The 10787th Greatest Book of All Time
  • God Of Carnage by Yasmina Reza

    The book is a razor-sharp, satirical play that delves into the complexities of human nature and societal civility. When two sets of parents meet to discuss a physical altercation between their sons, what begins as a civilized conversation quickly devolves into a chaotic, explosive clash of egos and values. As the veneer of politeness strips away, the characters reveal their own pettiness, hypocrisy, and savagery, painting a darkly comic picture of the conflicts and contradictions inherent in modern society.

    The 10713th Greatest Book of All Time
  • Noises Off by Michael Frayn

    The book in question is a comedic narrative that takes readers behind the scenes of a chaotic and farcical theatrical production. It humorously details the mishaps, misunderstandings, and mayhem that ensue both on and offstage as a cast of eccentric actors attempts to present a play to their audience. With a play-within-a-play structure, the book provides a satirical look at the world of theater, showcasing the fragile egos, romantic entanglements, and technical disasters that can collide with disastrous and hilarious results. As the characters scramble to keep their performance from falling apart, the line between their on-stage roles and off-stage lives blurs, creating a whirlwind of slapstick and comedic timing that has delighted readers and audiences alike.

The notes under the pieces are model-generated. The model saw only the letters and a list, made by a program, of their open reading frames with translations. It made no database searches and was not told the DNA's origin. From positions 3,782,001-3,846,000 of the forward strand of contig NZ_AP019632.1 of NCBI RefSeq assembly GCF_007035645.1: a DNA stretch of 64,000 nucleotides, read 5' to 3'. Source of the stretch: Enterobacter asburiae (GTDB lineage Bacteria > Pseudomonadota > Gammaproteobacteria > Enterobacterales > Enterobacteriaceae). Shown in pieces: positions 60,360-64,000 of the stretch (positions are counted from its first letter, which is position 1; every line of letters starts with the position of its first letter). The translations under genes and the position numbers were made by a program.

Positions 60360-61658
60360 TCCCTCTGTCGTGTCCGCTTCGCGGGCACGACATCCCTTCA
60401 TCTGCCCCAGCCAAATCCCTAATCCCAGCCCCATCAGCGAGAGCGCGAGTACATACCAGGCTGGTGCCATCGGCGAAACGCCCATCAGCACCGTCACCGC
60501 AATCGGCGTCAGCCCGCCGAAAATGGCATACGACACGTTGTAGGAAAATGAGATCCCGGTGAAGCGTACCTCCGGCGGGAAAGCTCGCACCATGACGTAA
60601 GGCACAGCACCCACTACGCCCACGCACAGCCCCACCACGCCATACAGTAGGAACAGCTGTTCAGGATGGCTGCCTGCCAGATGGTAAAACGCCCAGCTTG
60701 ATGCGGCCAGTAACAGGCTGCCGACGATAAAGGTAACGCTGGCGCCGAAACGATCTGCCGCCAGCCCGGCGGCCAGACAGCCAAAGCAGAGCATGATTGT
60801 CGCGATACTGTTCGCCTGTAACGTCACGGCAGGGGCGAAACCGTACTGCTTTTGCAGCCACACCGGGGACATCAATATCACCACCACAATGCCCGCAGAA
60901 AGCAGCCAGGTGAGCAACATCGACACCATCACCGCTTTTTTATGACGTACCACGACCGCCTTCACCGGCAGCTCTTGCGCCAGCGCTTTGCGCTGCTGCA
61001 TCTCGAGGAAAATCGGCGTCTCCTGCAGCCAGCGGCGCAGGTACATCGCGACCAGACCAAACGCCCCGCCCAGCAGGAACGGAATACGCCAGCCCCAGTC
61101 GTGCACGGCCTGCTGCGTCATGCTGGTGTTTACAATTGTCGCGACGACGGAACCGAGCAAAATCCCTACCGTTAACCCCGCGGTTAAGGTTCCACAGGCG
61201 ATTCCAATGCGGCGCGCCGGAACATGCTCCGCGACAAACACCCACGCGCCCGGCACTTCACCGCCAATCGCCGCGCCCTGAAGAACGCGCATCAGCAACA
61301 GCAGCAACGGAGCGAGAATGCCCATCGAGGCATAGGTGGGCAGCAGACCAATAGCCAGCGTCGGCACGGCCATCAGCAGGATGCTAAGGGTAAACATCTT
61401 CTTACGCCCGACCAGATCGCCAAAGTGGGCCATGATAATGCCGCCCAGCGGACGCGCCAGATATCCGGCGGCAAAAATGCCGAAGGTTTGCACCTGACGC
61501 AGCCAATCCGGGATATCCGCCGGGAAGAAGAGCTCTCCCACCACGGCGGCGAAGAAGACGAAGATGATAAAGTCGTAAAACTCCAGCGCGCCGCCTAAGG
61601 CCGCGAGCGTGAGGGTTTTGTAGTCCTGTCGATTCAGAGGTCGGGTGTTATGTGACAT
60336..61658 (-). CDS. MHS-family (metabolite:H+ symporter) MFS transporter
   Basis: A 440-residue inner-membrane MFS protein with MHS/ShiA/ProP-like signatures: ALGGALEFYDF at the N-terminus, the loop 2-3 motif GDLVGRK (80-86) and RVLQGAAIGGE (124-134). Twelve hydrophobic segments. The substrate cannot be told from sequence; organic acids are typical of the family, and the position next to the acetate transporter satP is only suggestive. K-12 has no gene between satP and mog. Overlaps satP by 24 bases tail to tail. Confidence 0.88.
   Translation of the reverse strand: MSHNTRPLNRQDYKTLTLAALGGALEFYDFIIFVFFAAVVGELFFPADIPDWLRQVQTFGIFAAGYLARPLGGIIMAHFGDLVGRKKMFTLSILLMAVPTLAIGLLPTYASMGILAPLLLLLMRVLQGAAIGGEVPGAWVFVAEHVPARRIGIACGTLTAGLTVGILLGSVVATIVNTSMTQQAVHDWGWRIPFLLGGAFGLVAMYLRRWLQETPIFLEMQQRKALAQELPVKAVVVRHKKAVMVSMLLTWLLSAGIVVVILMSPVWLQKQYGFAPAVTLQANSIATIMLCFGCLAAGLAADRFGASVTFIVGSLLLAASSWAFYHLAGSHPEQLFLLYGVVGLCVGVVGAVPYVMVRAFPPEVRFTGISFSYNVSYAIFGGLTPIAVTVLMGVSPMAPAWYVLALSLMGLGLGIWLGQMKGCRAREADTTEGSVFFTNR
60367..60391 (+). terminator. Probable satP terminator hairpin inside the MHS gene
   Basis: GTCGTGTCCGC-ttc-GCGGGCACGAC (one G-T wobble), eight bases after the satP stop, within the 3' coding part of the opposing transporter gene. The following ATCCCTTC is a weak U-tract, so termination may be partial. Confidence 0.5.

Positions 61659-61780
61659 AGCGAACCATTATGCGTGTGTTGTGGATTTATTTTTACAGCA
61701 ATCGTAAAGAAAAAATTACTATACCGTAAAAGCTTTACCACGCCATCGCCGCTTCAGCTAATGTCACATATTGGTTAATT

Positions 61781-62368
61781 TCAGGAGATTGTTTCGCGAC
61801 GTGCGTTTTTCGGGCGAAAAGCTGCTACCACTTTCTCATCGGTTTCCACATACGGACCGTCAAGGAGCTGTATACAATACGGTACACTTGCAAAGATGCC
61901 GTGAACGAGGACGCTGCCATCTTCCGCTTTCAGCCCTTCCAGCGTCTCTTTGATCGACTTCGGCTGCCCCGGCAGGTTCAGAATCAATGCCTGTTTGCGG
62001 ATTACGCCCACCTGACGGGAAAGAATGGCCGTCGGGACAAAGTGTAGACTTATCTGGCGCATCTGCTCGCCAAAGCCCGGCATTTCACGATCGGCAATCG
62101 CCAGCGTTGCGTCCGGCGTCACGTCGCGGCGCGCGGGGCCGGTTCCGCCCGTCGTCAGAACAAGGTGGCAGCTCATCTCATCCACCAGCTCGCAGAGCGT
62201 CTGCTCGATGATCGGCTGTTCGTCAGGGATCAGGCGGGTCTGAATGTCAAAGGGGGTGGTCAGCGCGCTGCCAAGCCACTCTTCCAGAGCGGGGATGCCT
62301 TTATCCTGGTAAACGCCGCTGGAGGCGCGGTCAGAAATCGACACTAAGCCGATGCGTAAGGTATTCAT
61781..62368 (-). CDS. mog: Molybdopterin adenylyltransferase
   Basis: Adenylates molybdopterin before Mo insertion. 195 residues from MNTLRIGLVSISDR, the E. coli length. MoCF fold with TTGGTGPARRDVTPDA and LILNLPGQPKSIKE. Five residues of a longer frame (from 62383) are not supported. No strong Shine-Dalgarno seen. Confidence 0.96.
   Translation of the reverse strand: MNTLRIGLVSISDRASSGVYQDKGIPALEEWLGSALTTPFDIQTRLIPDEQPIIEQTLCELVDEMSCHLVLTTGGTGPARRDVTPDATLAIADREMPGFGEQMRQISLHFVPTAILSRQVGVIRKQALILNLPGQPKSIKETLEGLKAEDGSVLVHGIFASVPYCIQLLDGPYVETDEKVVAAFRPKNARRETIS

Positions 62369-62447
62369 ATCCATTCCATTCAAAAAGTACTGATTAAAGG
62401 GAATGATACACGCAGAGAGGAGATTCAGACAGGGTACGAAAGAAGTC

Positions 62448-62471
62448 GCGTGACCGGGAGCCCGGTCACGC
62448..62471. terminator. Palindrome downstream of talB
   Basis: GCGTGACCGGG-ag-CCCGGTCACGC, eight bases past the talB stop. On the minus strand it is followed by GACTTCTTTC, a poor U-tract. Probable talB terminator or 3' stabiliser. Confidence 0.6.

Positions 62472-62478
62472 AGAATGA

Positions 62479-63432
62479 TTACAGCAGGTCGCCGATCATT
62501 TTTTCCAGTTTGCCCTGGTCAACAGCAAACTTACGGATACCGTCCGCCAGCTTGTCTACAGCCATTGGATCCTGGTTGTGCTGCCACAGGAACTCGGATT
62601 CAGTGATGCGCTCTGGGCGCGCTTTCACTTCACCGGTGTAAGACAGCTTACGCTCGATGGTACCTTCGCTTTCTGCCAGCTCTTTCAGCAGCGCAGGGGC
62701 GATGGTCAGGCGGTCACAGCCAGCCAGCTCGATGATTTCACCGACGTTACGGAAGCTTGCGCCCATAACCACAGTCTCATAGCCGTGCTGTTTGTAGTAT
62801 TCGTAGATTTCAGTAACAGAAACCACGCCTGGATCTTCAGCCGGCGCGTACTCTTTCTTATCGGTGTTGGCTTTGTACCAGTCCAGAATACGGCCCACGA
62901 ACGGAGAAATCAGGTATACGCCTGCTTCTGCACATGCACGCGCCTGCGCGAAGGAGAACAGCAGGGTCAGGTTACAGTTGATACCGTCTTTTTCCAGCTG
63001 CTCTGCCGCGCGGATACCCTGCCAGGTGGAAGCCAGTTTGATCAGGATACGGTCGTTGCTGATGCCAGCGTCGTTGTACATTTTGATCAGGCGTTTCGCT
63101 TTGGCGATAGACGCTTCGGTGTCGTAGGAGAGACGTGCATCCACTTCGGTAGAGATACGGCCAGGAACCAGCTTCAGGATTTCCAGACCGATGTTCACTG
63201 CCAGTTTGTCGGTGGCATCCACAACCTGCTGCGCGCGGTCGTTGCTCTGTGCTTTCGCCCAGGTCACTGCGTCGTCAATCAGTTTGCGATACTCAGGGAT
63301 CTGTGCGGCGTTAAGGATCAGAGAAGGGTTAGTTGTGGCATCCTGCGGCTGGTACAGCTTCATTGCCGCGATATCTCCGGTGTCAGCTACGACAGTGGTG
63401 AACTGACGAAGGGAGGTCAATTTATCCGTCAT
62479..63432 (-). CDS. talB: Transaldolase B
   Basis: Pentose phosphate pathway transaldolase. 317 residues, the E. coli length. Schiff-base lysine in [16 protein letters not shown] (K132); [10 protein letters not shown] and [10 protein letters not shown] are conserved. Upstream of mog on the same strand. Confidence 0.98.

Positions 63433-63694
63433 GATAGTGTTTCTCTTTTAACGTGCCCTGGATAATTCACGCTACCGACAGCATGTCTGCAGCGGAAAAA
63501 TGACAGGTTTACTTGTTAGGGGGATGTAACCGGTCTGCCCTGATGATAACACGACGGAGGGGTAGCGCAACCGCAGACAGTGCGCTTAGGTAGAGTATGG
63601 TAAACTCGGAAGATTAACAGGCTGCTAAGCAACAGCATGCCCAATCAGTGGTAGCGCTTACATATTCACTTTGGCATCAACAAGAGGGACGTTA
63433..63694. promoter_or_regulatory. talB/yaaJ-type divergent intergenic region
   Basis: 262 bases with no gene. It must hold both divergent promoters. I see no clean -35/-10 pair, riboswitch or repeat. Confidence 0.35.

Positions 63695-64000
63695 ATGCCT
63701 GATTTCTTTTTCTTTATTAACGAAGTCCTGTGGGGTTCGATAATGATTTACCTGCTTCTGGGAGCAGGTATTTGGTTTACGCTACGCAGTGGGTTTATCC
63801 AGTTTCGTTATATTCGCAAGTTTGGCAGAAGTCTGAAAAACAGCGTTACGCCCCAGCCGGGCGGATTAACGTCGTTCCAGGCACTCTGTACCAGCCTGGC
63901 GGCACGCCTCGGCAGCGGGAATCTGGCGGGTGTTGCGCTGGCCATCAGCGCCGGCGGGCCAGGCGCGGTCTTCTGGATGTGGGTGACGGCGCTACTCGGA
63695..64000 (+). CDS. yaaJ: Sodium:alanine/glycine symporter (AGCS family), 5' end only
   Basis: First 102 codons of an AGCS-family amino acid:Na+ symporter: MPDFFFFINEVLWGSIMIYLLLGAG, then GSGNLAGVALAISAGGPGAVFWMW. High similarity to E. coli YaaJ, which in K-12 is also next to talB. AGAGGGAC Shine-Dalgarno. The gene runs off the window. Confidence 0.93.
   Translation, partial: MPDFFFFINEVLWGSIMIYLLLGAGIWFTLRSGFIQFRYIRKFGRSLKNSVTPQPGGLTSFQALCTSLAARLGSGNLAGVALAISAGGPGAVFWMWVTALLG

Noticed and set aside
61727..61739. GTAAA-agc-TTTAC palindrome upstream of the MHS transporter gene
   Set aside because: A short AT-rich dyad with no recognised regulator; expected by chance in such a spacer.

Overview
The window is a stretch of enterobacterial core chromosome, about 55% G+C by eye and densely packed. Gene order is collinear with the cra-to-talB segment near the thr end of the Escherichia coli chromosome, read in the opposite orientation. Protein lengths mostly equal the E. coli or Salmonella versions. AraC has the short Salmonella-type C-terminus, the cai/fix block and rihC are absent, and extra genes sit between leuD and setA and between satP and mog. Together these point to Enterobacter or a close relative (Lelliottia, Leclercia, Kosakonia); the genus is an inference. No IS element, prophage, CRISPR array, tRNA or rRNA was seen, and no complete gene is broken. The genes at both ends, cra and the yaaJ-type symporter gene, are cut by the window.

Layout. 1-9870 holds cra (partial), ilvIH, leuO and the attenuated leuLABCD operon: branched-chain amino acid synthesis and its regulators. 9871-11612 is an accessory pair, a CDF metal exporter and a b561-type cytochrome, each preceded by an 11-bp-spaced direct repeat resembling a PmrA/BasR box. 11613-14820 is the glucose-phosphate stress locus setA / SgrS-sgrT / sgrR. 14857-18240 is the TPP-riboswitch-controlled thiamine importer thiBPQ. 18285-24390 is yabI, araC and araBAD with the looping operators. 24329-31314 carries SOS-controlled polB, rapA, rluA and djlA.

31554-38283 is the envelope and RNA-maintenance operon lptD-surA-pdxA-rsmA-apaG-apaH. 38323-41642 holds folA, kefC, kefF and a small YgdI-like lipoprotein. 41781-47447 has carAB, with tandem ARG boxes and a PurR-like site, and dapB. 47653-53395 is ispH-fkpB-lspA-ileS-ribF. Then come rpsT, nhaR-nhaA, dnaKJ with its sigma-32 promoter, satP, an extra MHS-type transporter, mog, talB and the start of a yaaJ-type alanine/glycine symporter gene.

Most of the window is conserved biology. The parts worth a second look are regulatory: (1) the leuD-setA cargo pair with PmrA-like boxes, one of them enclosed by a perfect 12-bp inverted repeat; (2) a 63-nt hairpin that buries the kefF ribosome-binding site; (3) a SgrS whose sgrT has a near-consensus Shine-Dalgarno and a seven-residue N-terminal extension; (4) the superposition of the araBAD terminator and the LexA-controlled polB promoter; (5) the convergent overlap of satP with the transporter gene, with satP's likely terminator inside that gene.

The 3231st Greatest Book of All Time
  • Doubt: A Parable by John Patrick Shanley

    "Doubt: A Parable" is a gripping play set in a 1960s Bronx Catholic school, where the principal, Sister Aloysius, suspects the charismatic Father Flynn of improper relations with a student. As she seeks the truth, her convictions are challenged by the uncertainties and moral complexities of the situation. The play explores the nature of belief, the struggle for certainty in a world of ambiguity, and the consequences of acting on convictions in the absence of proof. Through its intense dialogue and powerful character dynamics, the narrative examines the fine line between righteousness and self-deception, leaving audiences to grapple with their interpretations of guilt and innocence.

    The 9736th Greatest Book of All Time
  • The Dumb Waiter by Harold Pinter